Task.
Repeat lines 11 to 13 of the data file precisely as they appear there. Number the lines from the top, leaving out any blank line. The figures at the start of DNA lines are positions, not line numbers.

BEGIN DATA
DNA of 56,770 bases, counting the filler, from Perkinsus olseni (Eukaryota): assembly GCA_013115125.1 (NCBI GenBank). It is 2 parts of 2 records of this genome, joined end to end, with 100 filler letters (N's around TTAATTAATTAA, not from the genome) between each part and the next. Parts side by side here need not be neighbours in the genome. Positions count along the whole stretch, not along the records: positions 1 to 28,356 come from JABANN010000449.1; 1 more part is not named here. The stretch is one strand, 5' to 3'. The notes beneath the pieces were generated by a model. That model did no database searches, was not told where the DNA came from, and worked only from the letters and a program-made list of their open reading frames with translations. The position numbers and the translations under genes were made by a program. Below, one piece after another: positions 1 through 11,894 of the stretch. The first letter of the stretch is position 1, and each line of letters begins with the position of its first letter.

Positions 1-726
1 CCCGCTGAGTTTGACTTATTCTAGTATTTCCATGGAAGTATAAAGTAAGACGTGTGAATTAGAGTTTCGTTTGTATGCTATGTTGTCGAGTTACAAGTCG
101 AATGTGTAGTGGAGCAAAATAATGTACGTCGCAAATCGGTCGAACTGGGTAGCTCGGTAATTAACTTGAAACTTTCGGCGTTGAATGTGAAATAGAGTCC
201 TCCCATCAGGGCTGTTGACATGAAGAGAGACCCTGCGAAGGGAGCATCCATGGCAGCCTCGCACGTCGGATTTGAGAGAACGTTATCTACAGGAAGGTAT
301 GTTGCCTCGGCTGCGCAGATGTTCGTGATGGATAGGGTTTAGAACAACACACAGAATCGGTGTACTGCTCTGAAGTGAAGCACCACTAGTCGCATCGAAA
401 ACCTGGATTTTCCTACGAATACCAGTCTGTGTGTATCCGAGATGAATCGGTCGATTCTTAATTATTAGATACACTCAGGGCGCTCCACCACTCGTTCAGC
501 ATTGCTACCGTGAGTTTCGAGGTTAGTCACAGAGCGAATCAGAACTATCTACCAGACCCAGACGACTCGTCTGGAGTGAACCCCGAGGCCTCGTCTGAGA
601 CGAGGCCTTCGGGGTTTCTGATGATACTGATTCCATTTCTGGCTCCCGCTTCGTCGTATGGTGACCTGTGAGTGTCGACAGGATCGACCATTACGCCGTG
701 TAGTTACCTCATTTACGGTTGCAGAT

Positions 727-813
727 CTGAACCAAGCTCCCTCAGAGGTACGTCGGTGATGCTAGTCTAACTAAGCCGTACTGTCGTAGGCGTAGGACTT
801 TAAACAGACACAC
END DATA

Positions 727-813
727 CTGAACCAAGCTCCCTCAGAGGTACGTCGGTGATGCTAGTCTAACTAAGCCGTACTGTCGTAGGCGTAGGACTT
801 TAAACAGACACAC